CE marking of most types of PPE can only be carried out by a Notified Body such as SATRA. The process involves checking that the product meets the appropriate safety and performance standards and that technical files and user information are correct. Where appropriate, we also ensure that procedures are in place for on-going checks of performance and quality.




Mike Stretford - on 25 Aug 2012
In reply to GavinOneill: I have seen this happen to other makes of cam,and I can see the point of these from a Ukranian climbers point of view but...

I don't see why anyone in the UK would buy them. Shop around and you can get deals from UK shops at similar prices without the hassle of having to import.
deepsoup - on 25 Aug 2012
In reply to James90:
> CE marking of most types of PPE can only be carried out by a Notified Body such as SATRA.

Is (recreational) climbing gear treated as PPE? I'm not entirely sure, but I suspect not.
James90 - on 25 Aug 2012
In reply to deepsoup:
my understanding was that it was as have seen reference to PPE multiple times when reading on the subject of safety marks, although i could be wrong.

for example of rockrun.com:

Safety Ratings & Standards
There are well enforced European safety standards for climbing equipment manufacture and distribution – PPE (Personal Protective Equipment) standards have been a legal requirement in Europe since the 1980’s. Equipment that satisfies these ratings (all the equipment on sale on our website) will be marked with a “CE” (Conformite Europeene) stamp. This shows that the equipment conforms to all the relevant European manufacturing and safety standard legislation.

ERU - on 25 Aug 2012
I had a small BD cam fail on a (low down) half metre fall. The cam stop ripped off. I sent it off to them and got a new one free :)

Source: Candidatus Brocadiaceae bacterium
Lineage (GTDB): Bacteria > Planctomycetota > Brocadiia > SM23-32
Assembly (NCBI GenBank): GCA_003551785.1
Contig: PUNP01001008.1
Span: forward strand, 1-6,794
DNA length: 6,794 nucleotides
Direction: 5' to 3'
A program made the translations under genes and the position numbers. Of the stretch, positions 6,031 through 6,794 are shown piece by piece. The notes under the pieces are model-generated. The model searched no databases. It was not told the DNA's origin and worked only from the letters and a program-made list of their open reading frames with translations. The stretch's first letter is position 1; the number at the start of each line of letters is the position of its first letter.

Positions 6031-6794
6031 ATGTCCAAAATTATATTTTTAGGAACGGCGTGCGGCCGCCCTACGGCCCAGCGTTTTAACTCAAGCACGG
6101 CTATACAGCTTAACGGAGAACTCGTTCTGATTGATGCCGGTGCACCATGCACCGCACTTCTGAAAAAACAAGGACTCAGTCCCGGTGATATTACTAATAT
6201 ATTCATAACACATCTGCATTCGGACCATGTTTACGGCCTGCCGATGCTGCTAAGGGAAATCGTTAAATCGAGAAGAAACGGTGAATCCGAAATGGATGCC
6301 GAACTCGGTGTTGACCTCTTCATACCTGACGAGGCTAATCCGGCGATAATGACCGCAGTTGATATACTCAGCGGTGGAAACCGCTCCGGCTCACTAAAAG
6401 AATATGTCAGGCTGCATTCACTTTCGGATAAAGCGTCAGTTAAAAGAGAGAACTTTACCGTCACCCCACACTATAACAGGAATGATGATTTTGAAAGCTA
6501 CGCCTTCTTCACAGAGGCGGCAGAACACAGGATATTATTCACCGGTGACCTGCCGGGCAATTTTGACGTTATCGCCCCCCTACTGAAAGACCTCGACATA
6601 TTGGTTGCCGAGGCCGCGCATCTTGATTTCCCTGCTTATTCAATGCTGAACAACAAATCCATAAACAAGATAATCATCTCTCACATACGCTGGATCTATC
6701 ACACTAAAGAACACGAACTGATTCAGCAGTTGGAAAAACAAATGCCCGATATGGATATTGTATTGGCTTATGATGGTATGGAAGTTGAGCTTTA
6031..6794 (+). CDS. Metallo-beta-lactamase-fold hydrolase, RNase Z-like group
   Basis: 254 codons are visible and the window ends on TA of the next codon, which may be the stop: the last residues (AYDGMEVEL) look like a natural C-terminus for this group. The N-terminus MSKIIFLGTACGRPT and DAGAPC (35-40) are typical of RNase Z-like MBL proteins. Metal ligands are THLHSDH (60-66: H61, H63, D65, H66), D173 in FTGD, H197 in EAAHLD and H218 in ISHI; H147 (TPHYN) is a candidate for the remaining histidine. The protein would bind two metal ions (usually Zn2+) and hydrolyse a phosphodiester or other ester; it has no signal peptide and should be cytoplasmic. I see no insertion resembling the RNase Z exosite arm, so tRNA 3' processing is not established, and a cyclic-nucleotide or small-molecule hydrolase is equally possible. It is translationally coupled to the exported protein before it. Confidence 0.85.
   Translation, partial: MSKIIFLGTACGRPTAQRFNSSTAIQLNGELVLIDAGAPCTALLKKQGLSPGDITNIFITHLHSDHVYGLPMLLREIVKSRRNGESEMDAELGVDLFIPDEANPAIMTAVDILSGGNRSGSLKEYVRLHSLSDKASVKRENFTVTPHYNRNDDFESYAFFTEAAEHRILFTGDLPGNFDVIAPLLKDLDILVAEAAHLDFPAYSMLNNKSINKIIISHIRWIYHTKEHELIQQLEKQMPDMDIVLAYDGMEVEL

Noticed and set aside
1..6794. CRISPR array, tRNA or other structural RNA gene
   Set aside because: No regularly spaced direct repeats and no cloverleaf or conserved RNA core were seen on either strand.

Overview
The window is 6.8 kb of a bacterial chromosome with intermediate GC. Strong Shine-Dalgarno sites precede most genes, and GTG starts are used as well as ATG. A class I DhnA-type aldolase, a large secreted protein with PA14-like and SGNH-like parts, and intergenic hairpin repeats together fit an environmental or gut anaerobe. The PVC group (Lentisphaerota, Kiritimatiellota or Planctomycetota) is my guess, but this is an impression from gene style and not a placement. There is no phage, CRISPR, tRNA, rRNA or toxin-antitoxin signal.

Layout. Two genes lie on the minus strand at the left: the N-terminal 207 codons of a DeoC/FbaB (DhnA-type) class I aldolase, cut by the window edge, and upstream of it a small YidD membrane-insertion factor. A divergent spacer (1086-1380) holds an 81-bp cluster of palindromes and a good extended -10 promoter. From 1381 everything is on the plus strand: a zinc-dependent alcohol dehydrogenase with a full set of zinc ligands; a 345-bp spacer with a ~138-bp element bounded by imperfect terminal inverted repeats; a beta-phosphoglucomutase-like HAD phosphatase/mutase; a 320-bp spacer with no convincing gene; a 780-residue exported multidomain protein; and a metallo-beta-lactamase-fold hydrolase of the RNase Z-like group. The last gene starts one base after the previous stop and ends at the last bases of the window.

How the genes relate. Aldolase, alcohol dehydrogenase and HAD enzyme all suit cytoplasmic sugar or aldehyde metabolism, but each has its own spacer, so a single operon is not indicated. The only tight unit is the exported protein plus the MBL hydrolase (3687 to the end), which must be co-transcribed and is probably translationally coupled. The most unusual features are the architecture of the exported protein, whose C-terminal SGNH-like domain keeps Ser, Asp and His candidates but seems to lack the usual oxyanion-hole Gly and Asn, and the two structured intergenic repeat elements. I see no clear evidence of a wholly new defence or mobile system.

PMG on 25 Aug 2012
In reply to GavinOneill: I think the best solution is to send the defective device for inspection:

http://www.thebmc.co.uk/report-a-gear-failure

Strength of protective devices depends on materials used and may be impossible to judge without specialized knowledge and equipment.
GavinOneill - on 25 Aug 2012
In reply to GavinOneill: The gear is shit end of. Here is part of a review from a guy that was sent a set of six to review, he's off his face;

"Also, one of the cams arrived with two of the lobes incorrectly positioned on the axle. The little stem thingy that prevents the lobes closing too far was the wrong way round. I notified gear4rocks about the problem and they said that they had inspected the cam twice before sending it to me, however unfortunately the cam was damaged in the post. "

The QC had been drinking vodka more like. These people are total clowns. Also the material specification is non-existent, it reads;

"All gear is manufactured from the highest quality materials and is assembled by qualified engineers under the supervision of experienced quality controllers"

I assume by this point they've let the pissed QC go?! Are they using A6082 alloy for the lobes like other manufactures or not ? Who knows maybe they just go round collecting scrap?

And the CE mark assurance is just a joke! ;

"All equipment has been tested by "STANDART" the Ukrainian National Scientific-Certification Center in Kiev, the capital of Ukraine. Testing procedures are based on CE and UIAA standards. For Personal Protective Equipment (PPE) to be legally sold in Ukraine it must be tested by "STANDART." Upon your request we will scan and email you the image of the original testing certificate (Russian language) "

I think the key word here is BASED on CE and UIAA standards, not actually tested to the exact standards. This equipment is a weak, cheap and nasty imitation of the real thing




James90 - on 25 Aug 2012
> I think the key word here is BASED on CE and UIAA standards, not actually tested to the exact standards. This equipment is a weak, cheap and nasty imitation of the real thing